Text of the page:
You will be doing something tomorrow. You are going to be doing something tomorrow.
I only find the "will" structure in different grammar books, but the second sentence sounds right to me. However, is it wrong?
'Will' is much more common in this structure but 'be going to' is often possible as well, especially if we are talking about a plan and making a prediction with evidence. Both your sentences are fine.
Betty Azar's 'Understanding and Using English Grammar' and Michael Swan's 'Practical English Usage' give examples using 'be going to' in the Future Continuous (or progressive).
Example from Swan: I'm going to be working all day tomorrow, so I won't have time to shop.
Example from Azar: Don't call me at nine because I won't be home. Iam going to be studying at the library.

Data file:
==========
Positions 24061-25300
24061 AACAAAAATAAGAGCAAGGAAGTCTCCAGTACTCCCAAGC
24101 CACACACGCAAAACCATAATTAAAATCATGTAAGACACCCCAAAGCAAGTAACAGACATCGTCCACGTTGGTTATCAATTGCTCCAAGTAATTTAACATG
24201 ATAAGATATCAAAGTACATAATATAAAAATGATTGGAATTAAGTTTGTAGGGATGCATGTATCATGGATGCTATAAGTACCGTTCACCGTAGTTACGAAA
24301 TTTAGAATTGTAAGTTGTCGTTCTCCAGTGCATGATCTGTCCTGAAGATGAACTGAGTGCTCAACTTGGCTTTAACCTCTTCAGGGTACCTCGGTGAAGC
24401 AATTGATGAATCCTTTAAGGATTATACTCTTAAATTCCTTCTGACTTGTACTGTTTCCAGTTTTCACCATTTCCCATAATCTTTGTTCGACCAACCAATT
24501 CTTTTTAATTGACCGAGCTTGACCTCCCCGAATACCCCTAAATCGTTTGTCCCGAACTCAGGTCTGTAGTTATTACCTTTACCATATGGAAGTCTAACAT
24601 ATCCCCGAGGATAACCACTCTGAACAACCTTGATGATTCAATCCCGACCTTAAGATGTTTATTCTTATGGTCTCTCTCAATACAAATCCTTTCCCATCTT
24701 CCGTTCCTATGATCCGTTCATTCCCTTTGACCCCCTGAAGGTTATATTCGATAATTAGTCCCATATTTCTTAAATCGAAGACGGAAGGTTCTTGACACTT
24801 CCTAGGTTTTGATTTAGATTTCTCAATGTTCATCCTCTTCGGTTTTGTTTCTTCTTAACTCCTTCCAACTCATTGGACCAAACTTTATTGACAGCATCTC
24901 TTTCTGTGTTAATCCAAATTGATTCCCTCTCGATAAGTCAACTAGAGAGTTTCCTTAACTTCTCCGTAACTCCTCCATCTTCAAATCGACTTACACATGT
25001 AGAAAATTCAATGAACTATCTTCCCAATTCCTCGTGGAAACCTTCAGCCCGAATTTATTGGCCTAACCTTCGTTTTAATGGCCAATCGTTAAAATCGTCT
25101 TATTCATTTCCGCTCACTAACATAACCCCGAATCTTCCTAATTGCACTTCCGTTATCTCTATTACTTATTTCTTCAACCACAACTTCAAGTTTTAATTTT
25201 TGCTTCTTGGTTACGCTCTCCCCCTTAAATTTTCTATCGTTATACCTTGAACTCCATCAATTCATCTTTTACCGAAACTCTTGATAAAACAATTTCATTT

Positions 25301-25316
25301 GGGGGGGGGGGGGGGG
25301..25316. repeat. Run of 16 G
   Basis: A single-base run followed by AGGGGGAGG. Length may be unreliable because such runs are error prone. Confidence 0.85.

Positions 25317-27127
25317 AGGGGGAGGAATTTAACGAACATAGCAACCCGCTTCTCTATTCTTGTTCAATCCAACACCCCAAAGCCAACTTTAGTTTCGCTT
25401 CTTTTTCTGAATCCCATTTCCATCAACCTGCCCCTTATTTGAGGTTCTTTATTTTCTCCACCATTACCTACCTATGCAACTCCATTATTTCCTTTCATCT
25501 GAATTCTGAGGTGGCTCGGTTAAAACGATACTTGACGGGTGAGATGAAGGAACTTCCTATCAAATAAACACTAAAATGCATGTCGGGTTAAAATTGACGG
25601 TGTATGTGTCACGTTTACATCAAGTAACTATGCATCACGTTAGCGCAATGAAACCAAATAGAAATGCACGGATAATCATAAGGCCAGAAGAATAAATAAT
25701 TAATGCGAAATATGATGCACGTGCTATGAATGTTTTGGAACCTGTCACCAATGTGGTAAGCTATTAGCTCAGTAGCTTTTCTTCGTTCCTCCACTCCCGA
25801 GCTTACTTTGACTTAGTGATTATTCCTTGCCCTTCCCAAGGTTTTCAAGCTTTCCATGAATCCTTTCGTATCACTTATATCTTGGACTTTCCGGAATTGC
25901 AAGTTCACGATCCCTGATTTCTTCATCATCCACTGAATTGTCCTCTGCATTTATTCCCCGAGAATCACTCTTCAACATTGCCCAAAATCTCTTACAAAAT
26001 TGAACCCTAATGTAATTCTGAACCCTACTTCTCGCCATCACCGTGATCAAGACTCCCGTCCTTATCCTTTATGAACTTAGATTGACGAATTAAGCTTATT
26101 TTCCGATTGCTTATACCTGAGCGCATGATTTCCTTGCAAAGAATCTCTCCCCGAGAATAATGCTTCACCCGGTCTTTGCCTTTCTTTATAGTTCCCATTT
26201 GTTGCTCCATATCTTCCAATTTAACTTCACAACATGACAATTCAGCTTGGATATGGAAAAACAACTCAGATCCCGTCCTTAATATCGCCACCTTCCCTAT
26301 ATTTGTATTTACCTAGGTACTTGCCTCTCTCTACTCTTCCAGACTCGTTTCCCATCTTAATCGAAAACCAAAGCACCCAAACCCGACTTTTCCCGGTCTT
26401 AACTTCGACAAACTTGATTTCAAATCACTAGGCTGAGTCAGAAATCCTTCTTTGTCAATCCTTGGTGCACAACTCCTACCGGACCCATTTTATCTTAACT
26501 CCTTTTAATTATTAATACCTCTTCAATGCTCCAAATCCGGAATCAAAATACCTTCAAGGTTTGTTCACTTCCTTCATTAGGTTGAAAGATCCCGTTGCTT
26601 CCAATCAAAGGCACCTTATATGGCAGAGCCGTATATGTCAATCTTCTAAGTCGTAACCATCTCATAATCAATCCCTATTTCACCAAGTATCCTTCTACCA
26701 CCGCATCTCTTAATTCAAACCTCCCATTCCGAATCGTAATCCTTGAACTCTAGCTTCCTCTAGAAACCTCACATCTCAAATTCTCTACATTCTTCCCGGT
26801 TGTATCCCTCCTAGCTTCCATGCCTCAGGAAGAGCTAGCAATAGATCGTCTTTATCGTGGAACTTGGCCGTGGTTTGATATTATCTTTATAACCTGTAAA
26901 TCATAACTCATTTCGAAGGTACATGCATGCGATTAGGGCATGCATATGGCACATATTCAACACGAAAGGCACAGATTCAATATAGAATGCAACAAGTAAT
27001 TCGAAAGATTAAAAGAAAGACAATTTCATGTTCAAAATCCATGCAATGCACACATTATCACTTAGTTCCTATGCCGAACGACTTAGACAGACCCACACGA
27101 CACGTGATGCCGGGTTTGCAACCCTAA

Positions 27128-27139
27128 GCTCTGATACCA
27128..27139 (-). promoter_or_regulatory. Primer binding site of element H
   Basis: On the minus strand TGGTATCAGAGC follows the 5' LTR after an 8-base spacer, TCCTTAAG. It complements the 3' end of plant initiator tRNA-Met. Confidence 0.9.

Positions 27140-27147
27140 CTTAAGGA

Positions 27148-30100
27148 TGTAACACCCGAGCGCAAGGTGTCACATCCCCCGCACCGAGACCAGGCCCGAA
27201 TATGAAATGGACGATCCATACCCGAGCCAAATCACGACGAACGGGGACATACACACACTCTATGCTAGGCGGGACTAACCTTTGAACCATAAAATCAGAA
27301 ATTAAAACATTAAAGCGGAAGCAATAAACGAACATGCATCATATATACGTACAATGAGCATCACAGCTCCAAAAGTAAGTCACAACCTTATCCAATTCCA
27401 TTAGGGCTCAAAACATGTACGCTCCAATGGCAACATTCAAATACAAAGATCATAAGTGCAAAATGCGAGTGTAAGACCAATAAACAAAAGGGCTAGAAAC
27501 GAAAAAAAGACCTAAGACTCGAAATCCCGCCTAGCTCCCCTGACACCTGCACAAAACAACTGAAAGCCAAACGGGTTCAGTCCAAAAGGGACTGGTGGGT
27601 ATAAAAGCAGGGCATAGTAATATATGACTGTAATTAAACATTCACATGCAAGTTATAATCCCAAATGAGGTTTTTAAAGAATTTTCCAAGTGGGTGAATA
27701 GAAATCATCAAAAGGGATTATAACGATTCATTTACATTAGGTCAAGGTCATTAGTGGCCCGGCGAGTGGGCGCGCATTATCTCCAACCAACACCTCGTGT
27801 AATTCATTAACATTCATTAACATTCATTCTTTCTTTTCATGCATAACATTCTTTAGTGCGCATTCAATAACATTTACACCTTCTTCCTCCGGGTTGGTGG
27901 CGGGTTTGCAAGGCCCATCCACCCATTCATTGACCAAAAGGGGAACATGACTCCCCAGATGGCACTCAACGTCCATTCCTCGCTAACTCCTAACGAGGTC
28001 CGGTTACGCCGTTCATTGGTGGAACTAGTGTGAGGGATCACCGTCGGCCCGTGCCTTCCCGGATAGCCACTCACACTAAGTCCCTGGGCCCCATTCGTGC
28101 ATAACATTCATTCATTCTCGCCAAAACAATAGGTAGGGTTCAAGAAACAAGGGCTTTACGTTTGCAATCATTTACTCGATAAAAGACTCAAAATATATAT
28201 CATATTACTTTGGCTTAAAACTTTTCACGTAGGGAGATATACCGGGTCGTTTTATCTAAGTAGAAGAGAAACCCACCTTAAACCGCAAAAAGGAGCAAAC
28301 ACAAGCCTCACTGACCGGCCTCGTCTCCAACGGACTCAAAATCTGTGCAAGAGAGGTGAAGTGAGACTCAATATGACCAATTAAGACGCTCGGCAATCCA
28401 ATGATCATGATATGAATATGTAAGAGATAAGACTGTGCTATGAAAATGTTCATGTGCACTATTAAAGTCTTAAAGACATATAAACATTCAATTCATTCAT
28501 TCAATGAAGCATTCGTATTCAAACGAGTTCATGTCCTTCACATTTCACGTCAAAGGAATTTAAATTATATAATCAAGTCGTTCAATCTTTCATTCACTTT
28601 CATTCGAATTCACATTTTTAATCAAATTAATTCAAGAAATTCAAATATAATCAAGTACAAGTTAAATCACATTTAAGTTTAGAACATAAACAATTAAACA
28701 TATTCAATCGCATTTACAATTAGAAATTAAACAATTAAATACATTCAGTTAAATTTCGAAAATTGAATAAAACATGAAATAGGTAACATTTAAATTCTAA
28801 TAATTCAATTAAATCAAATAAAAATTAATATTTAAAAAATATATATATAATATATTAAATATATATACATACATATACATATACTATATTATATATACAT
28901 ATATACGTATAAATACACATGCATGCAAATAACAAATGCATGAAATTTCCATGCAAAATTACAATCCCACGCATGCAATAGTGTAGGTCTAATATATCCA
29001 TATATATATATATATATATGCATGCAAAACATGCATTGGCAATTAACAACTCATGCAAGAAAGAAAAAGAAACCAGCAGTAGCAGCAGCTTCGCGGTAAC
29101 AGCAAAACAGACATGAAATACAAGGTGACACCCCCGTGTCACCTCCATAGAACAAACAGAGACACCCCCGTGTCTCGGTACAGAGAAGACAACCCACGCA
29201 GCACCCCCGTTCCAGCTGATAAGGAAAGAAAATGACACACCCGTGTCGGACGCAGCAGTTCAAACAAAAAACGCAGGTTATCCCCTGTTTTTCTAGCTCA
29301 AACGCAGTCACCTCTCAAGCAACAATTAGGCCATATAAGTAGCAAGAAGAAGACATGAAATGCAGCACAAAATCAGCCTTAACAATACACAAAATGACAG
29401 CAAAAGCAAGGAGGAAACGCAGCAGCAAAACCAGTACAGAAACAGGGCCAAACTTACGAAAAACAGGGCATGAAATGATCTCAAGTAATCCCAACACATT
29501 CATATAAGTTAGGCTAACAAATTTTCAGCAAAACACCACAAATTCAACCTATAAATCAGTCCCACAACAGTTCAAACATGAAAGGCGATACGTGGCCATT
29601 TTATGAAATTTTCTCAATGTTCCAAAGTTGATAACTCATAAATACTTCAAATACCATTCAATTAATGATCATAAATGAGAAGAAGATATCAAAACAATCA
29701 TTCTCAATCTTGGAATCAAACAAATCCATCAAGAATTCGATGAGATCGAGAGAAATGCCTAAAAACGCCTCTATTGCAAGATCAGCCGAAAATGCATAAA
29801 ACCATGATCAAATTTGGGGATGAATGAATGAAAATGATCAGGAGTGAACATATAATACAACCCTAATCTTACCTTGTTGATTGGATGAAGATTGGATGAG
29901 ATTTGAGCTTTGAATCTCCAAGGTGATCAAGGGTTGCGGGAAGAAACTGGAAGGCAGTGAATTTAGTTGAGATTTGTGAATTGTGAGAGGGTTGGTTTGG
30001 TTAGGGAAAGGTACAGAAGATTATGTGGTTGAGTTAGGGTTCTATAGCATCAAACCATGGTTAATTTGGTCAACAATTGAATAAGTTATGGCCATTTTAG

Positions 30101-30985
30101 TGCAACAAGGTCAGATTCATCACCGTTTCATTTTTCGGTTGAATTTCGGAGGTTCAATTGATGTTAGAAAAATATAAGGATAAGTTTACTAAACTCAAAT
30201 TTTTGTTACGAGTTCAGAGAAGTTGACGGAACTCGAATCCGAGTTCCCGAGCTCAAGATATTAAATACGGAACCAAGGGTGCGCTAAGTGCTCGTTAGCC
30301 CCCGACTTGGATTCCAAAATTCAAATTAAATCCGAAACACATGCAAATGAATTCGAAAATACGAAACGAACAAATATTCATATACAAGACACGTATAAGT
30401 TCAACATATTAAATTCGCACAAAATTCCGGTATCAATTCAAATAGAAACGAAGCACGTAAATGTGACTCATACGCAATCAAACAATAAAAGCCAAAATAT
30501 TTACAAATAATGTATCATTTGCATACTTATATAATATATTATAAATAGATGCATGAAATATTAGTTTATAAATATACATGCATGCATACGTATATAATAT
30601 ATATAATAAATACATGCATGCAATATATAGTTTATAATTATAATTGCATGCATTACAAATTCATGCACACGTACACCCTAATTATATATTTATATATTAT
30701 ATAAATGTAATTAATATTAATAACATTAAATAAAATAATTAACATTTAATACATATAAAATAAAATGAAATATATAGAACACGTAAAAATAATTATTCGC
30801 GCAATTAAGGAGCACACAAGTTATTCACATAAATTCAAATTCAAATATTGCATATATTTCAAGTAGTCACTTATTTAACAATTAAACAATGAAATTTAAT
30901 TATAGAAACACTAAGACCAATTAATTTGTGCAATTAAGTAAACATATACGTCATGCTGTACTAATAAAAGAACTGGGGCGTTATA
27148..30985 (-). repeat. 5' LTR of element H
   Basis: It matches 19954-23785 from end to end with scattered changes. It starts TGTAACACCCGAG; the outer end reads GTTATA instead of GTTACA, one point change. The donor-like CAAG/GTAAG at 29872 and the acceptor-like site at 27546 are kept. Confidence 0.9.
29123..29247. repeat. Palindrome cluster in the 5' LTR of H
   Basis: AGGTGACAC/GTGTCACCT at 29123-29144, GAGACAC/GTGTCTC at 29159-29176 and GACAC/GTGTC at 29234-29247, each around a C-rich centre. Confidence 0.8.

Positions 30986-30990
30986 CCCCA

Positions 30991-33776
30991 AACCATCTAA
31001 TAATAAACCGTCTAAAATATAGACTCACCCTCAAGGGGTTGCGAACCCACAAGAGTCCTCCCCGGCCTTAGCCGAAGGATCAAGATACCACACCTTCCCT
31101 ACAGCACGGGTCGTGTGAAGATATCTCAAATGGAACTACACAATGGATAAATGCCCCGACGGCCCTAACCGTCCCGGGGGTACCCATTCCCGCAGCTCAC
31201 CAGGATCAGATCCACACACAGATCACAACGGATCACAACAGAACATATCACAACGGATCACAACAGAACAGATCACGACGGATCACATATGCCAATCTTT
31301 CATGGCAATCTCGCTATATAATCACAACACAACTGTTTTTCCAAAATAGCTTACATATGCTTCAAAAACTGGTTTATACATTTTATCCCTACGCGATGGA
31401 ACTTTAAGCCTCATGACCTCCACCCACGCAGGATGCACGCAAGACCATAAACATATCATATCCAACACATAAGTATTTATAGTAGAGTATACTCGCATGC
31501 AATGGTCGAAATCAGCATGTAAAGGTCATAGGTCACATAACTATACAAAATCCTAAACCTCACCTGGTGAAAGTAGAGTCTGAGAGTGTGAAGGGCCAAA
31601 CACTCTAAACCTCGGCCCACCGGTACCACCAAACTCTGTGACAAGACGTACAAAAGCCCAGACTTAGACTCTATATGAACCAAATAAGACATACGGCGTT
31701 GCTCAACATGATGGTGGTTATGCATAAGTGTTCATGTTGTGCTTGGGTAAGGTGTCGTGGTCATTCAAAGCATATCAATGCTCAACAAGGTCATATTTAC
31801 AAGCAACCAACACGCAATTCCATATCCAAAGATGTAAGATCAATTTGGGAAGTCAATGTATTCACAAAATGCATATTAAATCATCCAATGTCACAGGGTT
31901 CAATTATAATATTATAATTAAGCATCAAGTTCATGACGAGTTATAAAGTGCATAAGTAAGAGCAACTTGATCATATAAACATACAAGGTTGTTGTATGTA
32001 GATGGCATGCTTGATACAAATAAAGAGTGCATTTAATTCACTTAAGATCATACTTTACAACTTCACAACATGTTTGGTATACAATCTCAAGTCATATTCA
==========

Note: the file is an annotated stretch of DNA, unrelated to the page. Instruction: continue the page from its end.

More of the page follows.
'You will be doing something tomorrow' is an imperative. Therefore it would usually be a command, issued by a superior. It is a statement of intent. 'You will be going to the store and collecting some parcels'. It implies 'You will, whether you like it or not.'
The second is still an imperative. But it is stated as a statement of fact, rather than a command. It would be what a parent says to a child when a treat is in store. 'You are going to be doing something tomorrow' might precede a look of surprise, followed by 'You're going to the seaside.'
Will is the most common, but since "to be going to" is also used for future intentions/inevitability, it too is possible.
e.g. Next week I'll be relaxing on the beach in Spain. e.g. If all goes well, I'm going to be relaxing on the beach in Spain at this time next week!
I would also be inclined to use shall, depending on the person and the level of force.
Traditionally in Australian English, shall is used for the 1st person whilst will is used for the second and third persons. This is flipped for forceful statements or commands.